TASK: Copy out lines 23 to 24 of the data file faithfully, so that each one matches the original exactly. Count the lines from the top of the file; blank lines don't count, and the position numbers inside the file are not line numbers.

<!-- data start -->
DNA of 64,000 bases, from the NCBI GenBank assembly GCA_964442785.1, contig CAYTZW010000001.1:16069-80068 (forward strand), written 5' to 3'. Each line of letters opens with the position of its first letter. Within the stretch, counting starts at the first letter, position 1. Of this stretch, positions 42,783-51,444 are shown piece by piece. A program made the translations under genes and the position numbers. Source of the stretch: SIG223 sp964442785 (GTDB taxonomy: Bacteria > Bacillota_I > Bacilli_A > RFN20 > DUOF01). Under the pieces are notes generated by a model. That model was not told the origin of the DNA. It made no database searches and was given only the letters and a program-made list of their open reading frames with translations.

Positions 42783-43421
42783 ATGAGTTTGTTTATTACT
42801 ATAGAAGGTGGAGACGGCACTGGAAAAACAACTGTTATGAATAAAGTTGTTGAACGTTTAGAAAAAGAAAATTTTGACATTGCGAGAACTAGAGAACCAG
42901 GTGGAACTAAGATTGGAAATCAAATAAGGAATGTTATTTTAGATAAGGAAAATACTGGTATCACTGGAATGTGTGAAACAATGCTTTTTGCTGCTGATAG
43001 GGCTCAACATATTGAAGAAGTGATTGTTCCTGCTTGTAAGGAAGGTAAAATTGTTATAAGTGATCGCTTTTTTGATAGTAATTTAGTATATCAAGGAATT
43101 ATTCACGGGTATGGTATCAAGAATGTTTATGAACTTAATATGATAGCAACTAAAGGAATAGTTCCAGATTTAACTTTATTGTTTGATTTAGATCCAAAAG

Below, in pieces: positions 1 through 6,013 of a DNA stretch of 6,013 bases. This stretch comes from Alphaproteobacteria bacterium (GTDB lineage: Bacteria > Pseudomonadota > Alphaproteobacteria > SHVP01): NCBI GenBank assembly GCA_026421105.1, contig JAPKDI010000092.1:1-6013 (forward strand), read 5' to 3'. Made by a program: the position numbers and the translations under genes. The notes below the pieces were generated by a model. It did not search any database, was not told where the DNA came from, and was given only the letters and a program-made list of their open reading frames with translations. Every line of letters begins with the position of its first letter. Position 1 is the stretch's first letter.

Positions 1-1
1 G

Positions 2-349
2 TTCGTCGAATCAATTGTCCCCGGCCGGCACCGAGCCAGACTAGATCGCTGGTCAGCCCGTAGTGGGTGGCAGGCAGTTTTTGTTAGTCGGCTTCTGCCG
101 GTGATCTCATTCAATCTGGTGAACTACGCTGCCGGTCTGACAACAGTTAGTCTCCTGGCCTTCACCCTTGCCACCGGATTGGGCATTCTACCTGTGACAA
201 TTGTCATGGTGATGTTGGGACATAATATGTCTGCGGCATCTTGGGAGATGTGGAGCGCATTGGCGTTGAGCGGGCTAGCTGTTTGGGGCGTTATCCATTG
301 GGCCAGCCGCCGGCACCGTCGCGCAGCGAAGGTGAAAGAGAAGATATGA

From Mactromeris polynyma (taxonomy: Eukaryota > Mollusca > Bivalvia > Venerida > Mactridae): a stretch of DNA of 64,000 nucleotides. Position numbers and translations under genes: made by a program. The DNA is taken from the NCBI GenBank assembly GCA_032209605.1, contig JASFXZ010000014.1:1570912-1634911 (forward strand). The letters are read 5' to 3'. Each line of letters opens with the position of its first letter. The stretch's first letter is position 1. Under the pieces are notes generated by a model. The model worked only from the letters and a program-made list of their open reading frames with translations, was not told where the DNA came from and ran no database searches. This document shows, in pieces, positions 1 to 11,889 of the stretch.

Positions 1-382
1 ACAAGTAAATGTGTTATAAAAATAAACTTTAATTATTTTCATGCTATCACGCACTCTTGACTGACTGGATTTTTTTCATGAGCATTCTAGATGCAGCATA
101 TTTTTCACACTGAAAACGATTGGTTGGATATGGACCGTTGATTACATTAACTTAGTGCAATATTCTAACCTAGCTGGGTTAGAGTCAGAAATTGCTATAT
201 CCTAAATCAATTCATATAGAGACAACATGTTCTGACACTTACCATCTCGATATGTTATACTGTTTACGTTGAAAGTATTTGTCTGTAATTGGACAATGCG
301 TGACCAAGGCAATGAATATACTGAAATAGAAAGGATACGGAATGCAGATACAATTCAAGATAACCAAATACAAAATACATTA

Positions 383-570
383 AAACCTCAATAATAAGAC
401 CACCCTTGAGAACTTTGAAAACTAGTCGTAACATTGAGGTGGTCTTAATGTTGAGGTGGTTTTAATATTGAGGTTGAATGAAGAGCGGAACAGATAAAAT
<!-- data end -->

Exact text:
383 AAACCTCAATAATAAGAC
401 CACCCTTGAGAACTTTGAAAACTAGTCGTAACATTGAGGTGGTCTTAATGTTGAGGTGGTTTTAATATTGAGGTTGAATGAAGAGCGGAACAGATAAAAT